The Silk Road 04: The Dark Castle. Duration: 54:58
The Dark Castle. Includes a good sequence illustrating facets of travel via camel caravan along the Silk Road. Focus is on the ruins of the fortress-city of Karakhoto (one of the centers of the Xixia or Tangut state that flourished in the region just prior to the Mongol invasion of the thirteenth century), where the modern archaeological/film crew finds various artifacts including pieces of silk and written texts. This film would be quite appealing for younger students because it includes some dramatization of the semi-legendary events surrounding the conquest and destruction of Karakhoto by the armies of Chingis Khan.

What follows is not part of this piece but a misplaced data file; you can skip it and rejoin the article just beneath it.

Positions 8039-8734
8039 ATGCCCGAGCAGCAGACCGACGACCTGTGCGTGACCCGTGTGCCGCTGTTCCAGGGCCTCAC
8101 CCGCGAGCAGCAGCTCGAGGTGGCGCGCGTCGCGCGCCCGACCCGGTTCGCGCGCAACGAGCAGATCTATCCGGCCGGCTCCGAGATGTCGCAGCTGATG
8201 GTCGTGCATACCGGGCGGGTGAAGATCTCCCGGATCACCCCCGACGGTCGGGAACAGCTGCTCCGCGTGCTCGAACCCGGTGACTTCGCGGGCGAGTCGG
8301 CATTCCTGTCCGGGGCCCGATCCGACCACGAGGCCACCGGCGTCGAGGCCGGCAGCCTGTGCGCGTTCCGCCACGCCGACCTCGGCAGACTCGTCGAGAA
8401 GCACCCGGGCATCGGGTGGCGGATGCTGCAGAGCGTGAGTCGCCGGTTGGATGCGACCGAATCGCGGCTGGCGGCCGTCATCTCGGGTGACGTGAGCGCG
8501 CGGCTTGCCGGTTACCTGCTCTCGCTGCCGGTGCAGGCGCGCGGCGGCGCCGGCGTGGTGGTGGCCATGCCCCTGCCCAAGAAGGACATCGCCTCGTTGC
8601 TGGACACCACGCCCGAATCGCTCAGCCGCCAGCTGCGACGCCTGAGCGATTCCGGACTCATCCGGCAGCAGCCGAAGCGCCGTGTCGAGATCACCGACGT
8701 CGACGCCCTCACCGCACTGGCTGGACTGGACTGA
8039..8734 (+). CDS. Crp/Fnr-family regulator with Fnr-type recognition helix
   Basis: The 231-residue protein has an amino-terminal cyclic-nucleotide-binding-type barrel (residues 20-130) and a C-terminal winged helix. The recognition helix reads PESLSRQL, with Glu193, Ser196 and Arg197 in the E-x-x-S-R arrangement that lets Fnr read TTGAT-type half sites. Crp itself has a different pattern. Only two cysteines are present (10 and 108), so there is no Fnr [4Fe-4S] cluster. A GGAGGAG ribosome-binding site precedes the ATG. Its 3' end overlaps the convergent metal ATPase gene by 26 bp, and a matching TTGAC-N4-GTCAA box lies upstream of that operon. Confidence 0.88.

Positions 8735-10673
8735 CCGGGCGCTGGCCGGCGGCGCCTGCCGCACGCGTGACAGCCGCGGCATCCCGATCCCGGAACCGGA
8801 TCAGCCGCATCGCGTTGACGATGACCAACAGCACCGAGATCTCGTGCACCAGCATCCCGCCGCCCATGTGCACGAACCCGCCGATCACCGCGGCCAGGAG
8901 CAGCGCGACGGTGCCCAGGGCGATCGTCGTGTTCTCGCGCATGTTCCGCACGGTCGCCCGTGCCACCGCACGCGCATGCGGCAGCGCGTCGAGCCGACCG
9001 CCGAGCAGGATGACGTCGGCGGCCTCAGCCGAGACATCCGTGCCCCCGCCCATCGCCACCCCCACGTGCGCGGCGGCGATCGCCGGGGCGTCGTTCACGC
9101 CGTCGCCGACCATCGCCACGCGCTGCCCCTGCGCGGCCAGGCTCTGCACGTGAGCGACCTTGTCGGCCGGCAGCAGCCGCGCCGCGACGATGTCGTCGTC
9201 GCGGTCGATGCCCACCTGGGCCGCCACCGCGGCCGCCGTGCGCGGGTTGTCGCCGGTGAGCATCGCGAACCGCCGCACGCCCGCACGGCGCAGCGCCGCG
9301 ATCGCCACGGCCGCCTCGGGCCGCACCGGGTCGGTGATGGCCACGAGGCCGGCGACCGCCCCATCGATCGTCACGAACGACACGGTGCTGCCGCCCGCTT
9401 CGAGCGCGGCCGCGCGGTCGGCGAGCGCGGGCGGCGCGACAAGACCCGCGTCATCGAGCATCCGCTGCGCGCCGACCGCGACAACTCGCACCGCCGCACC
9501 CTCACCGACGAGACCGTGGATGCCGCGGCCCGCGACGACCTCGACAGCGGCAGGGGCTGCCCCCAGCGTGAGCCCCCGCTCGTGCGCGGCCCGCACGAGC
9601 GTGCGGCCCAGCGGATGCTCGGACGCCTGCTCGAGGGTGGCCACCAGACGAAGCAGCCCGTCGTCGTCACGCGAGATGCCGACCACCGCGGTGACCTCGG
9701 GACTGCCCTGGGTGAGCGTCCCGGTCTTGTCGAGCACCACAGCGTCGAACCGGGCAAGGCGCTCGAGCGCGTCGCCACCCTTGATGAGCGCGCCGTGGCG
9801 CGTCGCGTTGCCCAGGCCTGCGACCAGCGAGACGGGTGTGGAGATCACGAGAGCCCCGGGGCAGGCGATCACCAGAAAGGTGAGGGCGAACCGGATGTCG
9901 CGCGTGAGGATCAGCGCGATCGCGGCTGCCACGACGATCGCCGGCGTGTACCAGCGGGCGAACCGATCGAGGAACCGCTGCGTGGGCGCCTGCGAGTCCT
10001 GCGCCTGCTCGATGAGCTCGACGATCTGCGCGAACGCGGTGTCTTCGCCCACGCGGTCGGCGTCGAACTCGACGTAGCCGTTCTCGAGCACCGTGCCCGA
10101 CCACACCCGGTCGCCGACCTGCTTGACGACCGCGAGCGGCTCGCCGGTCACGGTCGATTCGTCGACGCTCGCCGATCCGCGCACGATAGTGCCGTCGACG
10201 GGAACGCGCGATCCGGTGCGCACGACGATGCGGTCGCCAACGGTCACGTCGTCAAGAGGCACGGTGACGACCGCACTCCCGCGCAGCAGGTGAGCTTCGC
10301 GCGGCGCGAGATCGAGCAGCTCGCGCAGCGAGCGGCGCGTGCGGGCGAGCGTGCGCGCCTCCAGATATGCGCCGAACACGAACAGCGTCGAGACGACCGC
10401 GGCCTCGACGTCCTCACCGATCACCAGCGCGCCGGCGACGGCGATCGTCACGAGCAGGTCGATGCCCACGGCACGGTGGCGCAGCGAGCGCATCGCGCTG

The Silk Road 05: In Search of the Kingdom of Lou-Lan. Duration: 55:04
In Search of the Kingdom of Lou-Lan. Introduces the region just east of the Taklamakan Desert--with striking shots of the terrain. Has an interesting segment on the way in which Lake Lop Nor has "moved" historically and the explanations why. Various archaeological objects--coins, Roman beads, written texts--showing the international connections of the kingdom that flourished here nearly 2000 years ago. One of most interesting segments shows the excavation of some tombs, with the uncovering of mummified bodies.
The Silk Road 06: Across The Taklamakan Desert. Duration: 55:05